Although Andrew Jackson won the popular vote, the House of Representatives denied him the presidency in 1825 by supporting rival John Quincy Adams.
For the second time in American political history, a president of the United States would be chosen by the House of Representatives. The Election of 1824 involved four candidates: William Crawford, Henry Clay, Andrew Jackson, and John Quincy Adams. Although Jackson won the popular vote, Adams would become the sixth president following what Jackson supporters called a “corrupt bargain.” The Election of 1824 would set the stage for 1828, a bitter and scurrilous campaign that would see Jackson vindicated.
The Candidates in 1824
By far, John Quincy Adams, at least on paper, had the most presidential resume of all the candidates. Son of the second president, John Quincy had a distinguished diplomatic career and had recently served as Secretary of State under James Monroe where he had authored the Monroe Doctrine. Erudite and well traveled, the one time Harvard professor epitomized the very best of aristocratic civil service.
The least qualified candidate, Andrew Jackson, was also the most popular. A war hero of the 1812 conflict with Great Britain, Jackson’s leadership saved New Orleans after the Treaty of Ghent ending the war had already been signed, virtually obliterating the invading army with a comparatively smaller group of defenders including Bayou pirates.
Jackson was an Indian hater and a slave owner, a man quick to rise in anger. Frequently indignant, Jackson used duels to solve conflicts. Other than an appointment to the National Senate – where he didn’t distinguish himself, Jackson had never been elected to office. Yet the American electorate, propertied white males in 1824, liked the image of a self-made hero with a frontiersman mentality.
Henry Clay, by contrast, was the consummate politician. As Speaker of the House, he would be the “king-maker” in 1824. Clay was the master manipulator with great personal ambition. Despised by Jackson and the complete opposite of the Puritan minded John Quincy, he had a reputation for playing cards and drinking.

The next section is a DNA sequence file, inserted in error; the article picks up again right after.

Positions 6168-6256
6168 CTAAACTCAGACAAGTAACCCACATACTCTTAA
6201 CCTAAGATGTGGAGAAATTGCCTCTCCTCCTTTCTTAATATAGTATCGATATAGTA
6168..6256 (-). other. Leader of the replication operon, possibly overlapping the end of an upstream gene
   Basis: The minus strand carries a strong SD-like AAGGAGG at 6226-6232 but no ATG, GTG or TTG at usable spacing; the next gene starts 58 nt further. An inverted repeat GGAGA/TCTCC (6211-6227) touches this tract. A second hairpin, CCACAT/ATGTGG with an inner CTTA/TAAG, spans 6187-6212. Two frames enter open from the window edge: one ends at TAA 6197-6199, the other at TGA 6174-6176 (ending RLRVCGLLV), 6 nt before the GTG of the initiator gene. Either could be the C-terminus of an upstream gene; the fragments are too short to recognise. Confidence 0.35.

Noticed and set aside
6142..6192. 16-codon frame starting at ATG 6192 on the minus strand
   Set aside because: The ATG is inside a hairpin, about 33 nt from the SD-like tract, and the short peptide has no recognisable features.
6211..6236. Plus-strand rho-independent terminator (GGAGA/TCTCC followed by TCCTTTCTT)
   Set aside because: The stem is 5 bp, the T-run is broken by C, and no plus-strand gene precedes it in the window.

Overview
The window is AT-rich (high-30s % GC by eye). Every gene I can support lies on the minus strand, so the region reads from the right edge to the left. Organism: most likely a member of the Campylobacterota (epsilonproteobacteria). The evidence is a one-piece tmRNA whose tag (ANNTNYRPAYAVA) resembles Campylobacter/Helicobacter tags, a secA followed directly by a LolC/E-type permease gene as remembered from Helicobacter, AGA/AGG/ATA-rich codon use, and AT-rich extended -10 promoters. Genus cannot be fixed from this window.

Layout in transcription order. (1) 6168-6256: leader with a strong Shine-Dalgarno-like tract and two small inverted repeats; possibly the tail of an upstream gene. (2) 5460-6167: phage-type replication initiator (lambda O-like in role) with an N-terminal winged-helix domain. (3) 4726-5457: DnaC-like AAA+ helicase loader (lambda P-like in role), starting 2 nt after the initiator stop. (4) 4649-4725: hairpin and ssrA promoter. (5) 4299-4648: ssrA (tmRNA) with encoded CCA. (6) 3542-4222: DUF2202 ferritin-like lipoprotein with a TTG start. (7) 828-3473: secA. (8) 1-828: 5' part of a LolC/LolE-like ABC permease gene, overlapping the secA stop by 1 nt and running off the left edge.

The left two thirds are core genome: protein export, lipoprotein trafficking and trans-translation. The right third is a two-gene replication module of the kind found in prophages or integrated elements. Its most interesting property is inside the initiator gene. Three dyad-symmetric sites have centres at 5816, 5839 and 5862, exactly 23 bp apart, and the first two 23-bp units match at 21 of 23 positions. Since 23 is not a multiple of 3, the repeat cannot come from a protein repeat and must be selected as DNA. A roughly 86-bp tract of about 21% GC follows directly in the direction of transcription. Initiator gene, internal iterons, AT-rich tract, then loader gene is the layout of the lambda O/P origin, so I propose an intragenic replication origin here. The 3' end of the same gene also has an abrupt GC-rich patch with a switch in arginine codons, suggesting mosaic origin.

William Crawford, who pulled the third largest number of elector votes in 1824, had fallen ill and could not devote the energies needed to secure the nomination, while South Carolina’s John C. Calhoun dropped out early, content to run as vice-president.
Outcome in the House of Representatives
Henry Clay knew that he had to secure a winner on the first ballot. Having been rebuffed by Jackson, who firmly believed that he should be the next president by virtue of popular votes, Clay visited John Quincy Adams. Adams, an avid diarist, never recounted the substance of the conversation.
The vote in the House was close and came down to the delegate from New York, the old General Van Rensselaer who, in matters of great importance, stopped to pray before casting his vote. When he opened his eyes, a ballot naming John Quincy rested on his desk. Taking this as a sign from God, he voted for Adams.
Shortly after the inauguration of Adams, Clay was named Secretary of State, a possible future stepping stone to the presidency. Jackson supporters cried foul and spoke of a “corrupt bargain,” denied by Clay and Adams. The acrimony would continue through the four uneventful years of the Adams’ presidency and culminate in the rancorous 1828 election. As president after 1828, Jackson would champion a Constitutional Amendment abolishing the Electoral College.
- Paul F. Boller, Jr., Presidential Campaigns From Goerge Washington to George W. Bush (Oxford University Press, 2004)
- Page Smith, The Shaping of America: A People’s History of the Young Republic, Vol. 3 (New York: McGraw Hill Book Company, 1980)